Sitting quietly under a cedar tree, I hear a short scuffling of claws against bark above my head. I look up to see a squirrel, frozen in its tracks after noticing me, looking back at me from a low branch.
I smile and avert my gaze as it continues to eye me, unmoving for a good while.
I anthropomorphize and wonder what it’s thinking. Being an animal it’s main ’emotion’ is likely one of fear – i.e. ‘will the large creature below me suddenly spring up to pounce and eat me?’, but if it experienced other emotions, maybe it would feel curiosity, wonder, disgruntled, annoyed, uncertainty, judgement?…..
A short while later, it appears it has decided what to do, which is to crawl quietly to a higher branch, and then start ‘moaning’/ ‘yelling’ at me – as squirrels do with their whiney, crying, screechy sounds.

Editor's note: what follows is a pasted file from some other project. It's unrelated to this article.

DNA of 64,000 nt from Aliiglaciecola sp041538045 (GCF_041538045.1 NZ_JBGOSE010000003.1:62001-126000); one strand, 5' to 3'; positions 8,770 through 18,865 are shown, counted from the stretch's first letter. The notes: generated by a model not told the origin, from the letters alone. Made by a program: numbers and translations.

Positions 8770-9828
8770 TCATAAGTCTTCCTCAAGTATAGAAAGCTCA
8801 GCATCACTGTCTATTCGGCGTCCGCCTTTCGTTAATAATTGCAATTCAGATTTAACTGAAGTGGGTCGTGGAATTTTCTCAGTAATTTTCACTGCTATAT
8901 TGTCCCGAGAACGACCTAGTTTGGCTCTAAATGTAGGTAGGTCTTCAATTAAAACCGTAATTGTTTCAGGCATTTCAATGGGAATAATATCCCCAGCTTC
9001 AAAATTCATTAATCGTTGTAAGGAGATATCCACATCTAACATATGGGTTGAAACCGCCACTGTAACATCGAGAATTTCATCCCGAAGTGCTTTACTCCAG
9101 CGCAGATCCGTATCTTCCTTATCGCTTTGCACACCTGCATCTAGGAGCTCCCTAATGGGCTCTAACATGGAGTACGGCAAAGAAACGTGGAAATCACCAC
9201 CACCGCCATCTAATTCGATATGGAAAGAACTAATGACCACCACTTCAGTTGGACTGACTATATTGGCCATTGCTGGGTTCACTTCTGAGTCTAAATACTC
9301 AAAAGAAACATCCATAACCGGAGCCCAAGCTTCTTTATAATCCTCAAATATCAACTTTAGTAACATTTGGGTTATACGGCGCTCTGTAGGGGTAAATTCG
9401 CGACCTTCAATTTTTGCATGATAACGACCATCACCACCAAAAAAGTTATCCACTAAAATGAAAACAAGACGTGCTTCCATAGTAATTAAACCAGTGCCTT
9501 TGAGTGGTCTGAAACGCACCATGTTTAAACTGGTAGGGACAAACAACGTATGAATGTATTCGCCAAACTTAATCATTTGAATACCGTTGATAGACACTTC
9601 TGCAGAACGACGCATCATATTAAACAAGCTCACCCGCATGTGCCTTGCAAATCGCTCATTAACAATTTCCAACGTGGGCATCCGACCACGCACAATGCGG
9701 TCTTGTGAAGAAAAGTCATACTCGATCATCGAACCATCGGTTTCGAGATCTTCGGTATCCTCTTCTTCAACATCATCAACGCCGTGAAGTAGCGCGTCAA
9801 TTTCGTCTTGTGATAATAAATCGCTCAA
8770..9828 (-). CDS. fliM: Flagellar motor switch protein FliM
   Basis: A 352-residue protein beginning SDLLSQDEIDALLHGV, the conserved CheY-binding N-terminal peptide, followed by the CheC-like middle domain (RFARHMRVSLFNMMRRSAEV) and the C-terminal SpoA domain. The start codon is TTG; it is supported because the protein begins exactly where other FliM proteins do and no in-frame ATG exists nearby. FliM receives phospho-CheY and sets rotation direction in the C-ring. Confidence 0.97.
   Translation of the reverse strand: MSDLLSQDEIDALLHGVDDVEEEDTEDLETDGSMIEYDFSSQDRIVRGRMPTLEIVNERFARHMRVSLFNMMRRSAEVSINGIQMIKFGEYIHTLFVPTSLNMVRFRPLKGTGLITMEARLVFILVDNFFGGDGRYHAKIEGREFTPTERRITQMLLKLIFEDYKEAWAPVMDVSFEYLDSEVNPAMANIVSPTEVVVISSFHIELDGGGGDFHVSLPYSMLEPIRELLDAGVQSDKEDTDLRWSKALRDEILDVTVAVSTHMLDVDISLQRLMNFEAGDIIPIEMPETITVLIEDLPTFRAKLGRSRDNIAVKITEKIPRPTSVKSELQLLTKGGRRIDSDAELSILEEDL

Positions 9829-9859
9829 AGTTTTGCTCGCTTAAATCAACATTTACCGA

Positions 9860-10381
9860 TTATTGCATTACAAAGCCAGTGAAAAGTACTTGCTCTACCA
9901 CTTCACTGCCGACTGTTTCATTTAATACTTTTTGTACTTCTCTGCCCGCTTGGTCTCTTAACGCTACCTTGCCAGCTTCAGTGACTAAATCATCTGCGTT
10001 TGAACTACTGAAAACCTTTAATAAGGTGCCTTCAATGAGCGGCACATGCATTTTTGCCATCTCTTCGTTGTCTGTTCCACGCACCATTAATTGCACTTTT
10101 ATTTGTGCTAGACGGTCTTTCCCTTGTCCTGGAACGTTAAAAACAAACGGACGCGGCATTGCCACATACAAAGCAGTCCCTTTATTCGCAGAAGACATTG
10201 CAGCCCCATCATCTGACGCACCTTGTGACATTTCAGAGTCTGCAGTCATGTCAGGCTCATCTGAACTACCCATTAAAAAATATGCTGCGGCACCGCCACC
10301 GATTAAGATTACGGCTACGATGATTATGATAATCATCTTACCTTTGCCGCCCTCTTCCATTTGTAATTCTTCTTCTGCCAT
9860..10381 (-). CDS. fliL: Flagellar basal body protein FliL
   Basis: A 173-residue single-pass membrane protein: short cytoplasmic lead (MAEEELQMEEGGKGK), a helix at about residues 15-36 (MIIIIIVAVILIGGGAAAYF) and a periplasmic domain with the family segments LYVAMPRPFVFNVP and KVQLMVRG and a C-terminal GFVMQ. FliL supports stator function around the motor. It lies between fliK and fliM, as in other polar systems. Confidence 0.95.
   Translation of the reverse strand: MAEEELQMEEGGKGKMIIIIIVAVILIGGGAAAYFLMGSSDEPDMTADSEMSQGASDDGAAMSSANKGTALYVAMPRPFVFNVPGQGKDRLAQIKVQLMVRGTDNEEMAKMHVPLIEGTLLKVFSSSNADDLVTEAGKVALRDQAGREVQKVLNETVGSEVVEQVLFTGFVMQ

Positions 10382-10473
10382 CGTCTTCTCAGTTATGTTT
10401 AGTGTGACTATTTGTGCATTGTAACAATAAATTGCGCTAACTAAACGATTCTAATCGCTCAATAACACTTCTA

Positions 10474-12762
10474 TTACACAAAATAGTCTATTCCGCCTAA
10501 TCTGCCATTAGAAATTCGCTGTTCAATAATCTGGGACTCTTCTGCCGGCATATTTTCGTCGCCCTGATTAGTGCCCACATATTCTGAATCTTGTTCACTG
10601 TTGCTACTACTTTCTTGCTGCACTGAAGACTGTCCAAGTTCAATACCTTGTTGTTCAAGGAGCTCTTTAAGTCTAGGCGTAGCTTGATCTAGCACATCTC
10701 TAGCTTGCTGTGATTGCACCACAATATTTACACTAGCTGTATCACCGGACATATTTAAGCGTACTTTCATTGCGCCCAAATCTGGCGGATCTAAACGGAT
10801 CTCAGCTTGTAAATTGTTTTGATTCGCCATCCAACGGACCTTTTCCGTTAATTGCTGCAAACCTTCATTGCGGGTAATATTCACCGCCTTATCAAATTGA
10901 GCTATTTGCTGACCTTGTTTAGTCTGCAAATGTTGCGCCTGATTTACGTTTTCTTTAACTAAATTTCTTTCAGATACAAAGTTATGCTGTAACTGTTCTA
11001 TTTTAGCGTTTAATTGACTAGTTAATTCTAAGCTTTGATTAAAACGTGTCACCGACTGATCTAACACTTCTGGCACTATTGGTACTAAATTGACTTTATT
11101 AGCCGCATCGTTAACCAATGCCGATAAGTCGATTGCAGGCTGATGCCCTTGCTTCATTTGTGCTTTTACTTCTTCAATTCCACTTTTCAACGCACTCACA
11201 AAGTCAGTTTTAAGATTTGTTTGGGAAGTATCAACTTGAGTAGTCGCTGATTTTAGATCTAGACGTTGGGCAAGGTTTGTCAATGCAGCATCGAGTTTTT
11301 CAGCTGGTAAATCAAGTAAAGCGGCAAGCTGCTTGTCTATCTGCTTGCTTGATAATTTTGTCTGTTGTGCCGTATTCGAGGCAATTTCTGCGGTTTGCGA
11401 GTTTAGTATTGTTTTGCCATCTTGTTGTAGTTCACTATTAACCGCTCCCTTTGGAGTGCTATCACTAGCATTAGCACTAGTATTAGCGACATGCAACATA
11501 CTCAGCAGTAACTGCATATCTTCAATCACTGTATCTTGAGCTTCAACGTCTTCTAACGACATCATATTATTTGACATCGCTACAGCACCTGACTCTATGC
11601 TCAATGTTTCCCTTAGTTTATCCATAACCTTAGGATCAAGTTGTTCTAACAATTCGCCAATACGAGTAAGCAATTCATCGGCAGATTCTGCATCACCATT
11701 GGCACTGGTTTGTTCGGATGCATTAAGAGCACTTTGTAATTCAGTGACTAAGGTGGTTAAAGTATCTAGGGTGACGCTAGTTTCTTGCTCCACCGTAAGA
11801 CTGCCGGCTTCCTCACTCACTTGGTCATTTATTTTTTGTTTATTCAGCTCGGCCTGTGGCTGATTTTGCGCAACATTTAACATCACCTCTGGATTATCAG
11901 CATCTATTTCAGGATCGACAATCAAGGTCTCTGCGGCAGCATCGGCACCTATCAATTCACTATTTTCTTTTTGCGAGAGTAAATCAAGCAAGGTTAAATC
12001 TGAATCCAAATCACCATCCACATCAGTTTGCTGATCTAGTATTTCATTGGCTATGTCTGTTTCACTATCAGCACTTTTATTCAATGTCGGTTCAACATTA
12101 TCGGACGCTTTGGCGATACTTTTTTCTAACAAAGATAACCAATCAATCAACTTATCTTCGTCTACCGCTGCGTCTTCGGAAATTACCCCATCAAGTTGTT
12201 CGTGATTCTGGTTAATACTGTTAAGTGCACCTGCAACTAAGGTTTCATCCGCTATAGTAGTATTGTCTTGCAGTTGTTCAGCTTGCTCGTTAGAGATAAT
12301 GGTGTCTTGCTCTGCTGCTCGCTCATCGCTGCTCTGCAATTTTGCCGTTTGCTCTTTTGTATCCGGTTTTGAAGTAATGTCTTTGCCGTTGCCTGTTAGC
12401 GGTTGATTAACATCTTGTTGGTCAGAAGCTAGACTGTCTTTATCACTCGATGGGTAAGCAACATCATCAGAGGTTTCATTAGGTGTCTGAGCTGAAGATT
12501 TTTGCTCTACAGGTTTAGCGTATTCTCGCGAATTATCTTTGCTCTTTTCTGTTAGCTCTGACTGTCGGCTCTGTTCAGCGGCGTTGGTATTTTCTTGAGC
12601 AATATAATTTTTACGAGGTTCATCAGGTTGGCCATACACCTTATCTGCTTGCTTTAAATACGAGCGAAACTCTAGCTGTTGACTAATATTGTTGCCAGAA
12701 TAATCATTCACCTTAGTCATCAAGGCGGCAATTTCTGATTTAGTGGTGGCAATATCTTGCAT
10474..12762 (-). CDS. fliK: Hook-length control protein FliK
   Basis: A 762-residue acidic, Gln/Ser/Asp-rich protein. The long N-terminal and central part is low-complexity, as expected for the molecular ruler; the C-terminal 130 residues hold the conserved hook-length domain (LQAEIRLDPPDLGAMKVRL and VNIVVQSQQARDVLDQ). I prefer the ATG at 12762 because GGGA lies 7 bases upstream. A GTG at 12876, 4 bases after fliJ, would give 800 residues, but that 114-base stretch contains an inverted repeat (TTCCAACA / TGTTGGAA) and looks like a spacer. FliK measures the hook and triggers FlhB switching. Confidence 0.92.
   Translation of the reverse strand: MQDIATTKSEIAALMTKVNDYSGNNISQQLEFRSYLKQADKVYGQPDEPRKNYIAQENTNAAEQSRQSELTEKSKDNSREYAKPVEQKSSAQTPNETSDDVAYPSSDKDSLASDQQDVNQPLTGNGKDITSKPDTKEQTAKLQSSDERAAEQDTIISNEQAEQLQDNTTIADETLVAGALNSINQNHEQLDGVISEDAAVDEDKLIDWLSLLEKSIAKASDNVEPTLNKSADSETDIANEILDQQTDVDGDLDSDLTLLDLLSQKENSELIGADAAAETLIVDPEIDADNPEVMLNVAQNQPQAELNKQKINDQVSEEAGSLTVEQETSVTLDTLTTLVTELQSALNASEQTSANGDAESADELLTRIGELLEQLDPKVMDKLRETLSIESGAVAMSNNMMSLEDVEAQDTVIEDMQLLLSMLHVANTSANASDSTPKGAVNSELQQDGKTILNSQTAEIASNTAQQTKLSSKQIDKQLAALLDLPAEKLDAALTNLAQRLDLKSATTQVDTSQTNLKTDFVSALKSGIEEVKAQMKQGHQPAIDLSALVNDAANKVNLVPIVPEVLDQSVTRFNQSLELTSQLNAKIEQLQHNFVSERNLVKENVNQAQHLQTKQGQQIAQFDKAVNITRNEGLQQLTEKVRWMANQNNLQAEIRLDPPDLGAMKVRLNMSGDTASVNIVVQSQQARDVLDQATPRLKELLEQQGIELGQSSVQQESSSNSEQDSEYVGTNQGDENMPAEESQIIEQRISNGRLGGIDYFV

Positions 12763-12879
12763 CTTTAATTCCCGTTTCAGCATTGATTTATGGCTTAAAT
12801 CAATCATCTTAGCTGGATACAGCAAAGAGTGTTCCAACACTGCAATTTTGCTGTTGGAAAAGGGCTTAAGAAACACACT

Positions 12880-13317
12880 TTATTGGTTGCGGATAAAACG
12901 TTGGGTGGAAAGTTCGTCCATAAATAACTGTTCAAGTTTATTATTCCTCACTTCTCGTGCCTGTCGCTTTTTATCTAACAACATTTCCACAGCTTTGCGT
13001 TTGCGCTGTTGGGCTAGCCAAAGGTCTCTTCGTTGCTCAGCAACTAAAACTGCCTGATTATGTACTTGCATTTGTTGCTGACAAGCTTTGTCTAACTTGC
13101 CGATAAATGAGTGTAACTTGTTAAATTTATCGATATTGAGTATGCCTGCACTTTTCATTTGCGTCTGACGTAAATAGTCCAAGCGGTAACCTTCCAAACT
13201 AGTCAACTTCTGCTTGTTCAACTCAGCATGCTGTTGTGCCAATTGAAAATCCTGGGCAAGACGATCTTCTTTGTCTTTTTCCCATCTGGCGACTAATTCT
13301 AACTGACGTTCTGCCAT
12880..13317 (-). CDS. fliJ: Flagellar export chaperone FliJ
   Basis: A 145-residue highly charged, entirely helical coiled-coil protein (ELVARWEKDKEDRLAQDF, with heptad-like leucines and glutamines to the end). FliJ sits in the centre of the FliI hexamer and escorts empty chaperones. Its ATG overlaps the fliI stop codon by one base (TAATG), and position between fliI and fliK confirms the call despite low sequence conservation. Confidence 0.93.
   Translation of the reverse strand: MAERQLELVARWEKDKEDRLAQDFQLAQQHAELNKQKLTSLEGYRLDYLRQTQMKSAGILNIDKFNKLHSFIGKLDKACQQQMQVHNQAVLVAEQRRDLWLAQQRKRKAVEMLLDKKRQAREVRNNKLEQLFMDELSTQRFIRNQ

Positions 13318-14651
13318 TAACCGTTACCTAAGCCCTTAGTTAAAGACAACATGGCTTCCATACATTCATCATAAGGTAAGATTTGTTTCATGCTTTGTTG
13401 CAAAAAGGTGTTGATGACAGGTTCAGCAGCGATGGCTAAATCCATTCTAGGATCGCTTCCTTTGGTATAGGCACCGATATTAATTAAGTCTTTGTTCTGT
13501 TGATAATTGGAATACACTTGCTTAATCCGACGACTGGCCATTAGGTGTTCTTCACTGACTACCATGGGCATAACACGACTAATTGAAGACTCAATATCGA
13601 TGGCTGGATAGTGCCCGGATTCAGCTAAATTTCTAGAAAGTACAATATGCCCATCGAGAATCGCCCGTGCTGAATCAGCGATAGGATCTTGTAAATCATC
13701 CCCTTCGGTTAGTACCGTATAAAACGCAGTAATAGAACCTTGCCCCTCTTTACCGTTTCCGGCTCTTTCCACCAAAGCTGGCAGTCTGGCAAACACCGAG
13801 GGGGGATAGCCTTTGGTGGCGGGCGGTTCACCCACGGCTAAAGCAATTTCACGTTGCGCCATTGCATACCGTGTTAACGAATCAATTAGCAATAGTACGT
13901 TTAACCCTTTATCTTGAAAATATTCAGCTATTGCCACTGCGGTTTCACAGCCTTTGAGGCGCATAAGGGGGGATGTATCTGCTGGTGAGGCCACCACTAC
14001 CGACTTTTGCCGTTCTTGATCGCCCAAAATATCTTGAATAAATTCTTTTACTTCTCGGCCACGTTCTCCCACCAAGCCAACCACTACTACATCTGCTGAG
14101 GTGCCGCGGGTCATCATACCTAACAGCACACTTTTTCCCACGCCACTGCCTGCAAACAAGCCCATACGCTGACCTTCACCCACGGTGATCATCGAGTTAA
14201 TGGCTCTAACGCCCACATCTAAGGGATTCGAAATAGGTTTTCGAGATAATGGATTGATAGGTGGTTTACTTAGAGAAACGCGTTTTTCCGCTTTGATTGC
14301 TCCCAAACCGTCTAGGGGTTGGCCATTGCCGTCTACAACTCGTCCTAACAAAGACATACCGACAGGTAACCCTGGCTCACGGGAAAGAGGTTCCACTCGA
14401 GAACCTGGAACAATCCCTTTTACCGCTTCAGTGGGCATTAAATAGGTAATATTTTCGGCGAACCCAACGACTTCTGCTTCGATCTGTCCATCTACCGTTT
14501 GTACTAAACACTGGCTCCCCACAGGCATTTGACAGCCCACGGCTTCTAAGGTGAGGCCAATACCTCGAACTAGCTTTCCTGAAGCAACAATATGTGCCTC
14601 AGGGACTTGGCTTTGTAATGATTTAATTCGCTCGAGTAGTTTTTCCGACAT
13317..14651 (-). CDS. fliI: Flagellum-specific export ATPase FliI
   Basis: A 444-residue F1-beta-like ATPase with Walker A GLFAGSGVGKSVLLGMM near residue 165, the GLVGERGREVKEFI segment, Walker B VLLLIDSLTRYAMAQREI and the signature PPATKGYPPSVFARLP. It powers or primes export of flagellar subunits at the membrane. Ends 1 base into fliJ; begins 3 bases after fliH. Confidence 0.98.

I couldn’t see the spot it had chosen to display its ‘annoyance’ towards me, so again I just smiled and let it get on with its ‘moaning’.
I wondered too if squirrels feel fear when leaping from tree to tree, or worry about what might happen if they don’t make it! It does appear so at times, as, getting to the edge of a branch, they sometimes pause, eyeing up the gap between one set of foliage and their next landing platform, and occasionally changing their mind, heading back the way they’ve come, in search for an alternative route to cross – sometimes having to scurry all the way down to the ground and make a risky dash across open ground before hastily climbing up the next trunk.
Back to the squirrel in question, after it had finished making a racket, its ‘anger’ released, it came back down the same branch, and, perhaps deciding the creature (i.e. me) was not a threat, hopped down onto the ground to resume its foraging.